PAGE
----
“Man, she is still coping with what she went through,” answered Darius. “Why haven’t you talked to her?”

“D, why would you ask me that? You know Granny just died and I have been dealing with that. Just didn’t need to be talking to a bunch of different people. Especially Michelle. She might have wanted to pour her problems on me and I don’t need that right now. I needed my time.”

“I understand what you are going through, but that’s kind of selfish. Just being honest. Plus, why did you even ask about Michelle if that’s the way you feel?” Darius was curious.

“No, you don’t know what I’m going through. You don’t understand. You still have both of your parents and you say you understand? You have two grandparents still living. The other two died before you were even born. And you understand? No you don’t understand.”

Jeremiah continues his tirade. “But Michelle is my friend. I do care about what’s happening with her. But I’m dealing with my own problems right now and I don’t need to be bogged down with any outside issues. And I don’t need your opinion about me.”

Darius knew that this wasn’t the real Jeremiah talking. This was the hurting Jeremiah. The sorrowful Jeremiah. The one who felt he could have prevented what happed to Mrs. Emma. Darius felt the pain penetrating from Jeremiah’s presently fragile heart. Darius wanted to change subjects, but as soon as he tried, Jeremiah cut him off.

“Look D, I’m sorry for snapping at you.” Jeremiah said in a calmer voice. I apologize for getting smart. Like I said, I care about Michelle and I care about you. I’m blessed to have you two in my life. This is just a lot for me to handle.”

“Apology accepted. You have the right to be hurt and you have the right to cry. But don’t push who’s left, out of your life in the process.”

“I get what you are saying. And I will try hard not to.”

Darius gives Jeremiah a grin of approval. “Jeremiah, Let me pray with you.”

“Ok.”

The two bent over in a state of submission to God and Darius put his arm around his best friend. Darius began to utter words of petition unto the Lord.

“Dear Heavenly Father. I come to You, lifting up my brother to You, asking that you will comfort him. Help him to get through this time and embrace him while he is faced with the loss of his grandmother. Please hold him close as he celebrates the home going of his grandmother. In Jesus’ name, Amen.”

“Amen,” echoed Jeremiah. “I appreciate that, man. I truly needed it.”

“You’re welcome. That’s what I’m here for. Remember that. The limo will be here any minute to pick you up. Let’s finish getting you ready.”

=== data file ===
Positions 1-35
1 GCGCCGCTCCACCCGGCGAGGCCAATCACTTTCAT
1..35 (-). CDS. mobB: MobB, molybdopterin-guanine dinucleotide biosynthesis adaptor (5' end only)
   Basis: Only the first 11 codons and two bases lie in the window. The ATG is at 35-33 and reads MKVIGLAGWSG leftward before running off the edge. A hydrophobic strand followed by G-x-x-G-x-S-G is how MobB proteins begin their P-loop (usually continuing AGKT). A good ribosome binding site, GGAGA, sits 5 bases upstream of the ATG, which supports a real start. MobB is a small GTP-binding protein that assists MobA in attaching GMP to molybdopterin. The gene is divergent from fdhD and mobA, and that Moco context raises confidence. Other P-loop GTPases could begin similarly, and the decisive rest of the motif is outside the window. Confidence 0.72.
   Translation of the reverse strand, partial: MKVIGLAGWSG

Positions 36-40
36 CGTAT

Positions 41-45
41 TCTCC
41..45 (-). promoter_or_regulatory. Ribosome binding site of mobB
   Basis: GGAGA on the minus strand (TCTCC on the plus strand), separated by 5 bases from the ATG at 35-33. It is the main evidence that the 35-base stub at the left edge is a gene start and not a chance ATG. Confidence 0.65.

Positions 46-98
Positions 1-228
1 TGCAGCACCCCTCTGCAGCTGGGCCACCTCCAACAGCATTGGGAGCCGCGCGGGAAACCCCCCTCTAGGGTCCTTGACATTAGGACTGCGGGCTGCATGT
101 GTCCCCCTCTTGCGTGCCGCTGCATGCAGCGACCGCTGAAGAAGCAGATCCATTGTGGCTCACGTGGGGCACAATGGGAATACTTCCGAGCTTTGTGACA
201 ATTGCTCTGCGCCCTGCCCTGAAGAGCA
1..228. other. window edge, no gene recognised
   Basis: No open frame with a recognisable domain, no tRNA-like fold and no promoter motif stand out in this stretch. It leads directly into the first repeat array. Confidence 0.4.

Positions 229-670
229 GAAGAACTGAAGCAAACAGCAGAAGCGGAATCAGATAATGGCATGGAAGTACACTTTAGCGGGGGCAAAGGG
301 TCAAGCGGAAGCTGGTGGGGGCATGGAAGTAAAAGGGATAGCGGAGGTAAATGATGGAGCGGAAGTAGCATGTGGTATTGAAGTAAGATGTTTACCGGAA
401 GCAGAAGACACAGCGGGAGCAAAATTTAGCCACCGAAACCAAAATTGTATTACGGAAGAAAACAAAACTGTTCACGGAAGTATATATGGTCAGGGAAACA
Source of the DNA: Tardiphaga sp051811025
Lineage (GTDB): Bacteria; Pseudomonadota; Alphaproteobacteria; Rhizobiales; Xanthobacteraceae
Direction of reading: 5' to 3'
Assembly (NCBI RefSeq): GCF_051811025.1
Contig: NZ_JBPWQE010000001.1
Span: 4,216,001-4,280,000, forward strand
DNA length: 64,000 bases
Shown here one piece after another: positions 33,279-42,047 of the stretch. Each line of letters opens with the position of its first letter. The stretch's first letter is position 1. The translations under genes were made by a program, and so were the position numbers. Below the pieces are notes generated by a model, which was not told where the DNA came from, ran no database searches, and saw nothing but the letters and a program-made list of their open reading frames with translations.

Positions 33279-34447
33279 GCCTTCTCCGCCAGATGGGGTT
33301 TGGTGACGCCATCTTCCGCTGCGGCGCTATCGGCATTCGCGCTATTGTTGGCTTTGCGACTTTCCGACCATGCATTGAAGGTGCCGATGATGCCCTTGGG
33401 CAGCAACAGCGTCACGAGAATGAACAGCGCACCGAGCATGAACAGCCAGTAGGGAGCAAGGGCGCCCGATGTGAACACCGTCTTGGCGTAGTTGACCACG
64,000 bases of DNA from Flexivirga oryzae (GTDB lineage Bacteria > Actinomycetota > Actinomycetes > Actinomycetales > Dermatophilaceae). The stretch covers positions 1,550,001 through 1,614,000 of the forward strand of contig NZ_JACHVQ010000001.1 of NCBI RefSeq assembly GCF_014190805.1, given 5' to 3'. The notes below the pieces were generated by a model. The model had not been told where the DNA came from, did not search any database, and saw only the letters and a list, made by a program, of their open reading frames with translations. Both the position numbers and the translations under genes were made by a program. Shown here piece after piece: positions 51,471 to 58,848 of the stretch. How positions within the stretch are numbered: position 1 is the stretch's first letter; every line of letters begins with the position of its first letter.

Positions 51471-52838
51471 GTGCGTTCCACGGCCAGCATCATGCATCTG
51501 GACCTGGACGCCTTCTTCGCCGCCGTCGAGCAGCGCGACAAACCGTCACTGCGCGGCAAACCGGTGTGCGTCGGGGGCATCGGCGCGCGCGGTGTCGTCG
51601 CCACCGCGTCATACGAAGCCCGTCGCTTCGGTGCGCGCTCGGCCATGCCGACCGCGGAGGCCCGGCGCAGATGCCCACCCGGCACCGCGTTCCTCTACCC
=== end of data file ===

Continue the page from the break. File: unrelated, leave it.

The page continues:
“You rolling with me, right D?”

“What about your Uncle Steve or Michael? Or even your Aunt Erica?”

“They want to drive themselves. Not quite understanding why, but they do. So, it would be just me in there. So you going to roll?”

“Yeah, I’ll roll with you,” said Darius.

Jeremiah finished dressing in his tailor fitted black suit, white shirt, dapper tie, and Stacy Adams shoes. He sat with the Bible in his hand, alongside Darius, waiting for the limousine from the funeral home to arrive.

Just moments later, there was a ring as Jeremiah’s doorbell sounded. Jeremiah removed himself from the couch and walked towards the door to open it. There stood a middle aged woman, who was the funeral home director, dressed in uniform.

“Jeremiah, are you ready?” asked Delcia Clemons, director of the Clemons-Wright Funeral Home. The time was then 11:30. The funeral was slotted to take place at 12:00. Mrs. Emma’s church, Straightway Baptist, wasn’t too far away from Jeremiah’s house.

“Yes, ma’am. I’m ready. Darius is going to ride with me. Is that ok?”

“That is fine. Do you have someone you can ride back with after the repass?” wondered Delcia.

“Yes ma’am. I have someone.”

“Ok. Well, we will go ahead and head to the church then.”

Jeremiah and Darius followed Mrs. Delcia to the limousine where her assistant opened the back door for the two.

They made their way in, got comfortable, and then the travel to the church began.

The Funeral

Upon arrival to the church, Jeremiah noticed all his family was lined up outside. They were waiting to processional in the church.

Jeremiah exited the limousine and under the direction of Mrs. Delcia, fell in the front of the line. The family then went inside the sanctuary and took their seats in the middle section of pews. Soft music played in the background from the organist.

The service was a traditional one, but had that church flare to it. The choir sang songs. Words of sympathy were read. But it was not at all sad, for it was a joyful occasion. And even though Jeremiah cried a few tears, he was still ok. As a matter of fact, he done a tribute to his grandmother.

He stood in front of his grandmother’s casket, which was laced with framed pictures commemorating Mrs. Emma. In honor of his beloved grandmother, this is what Jeremiah gave: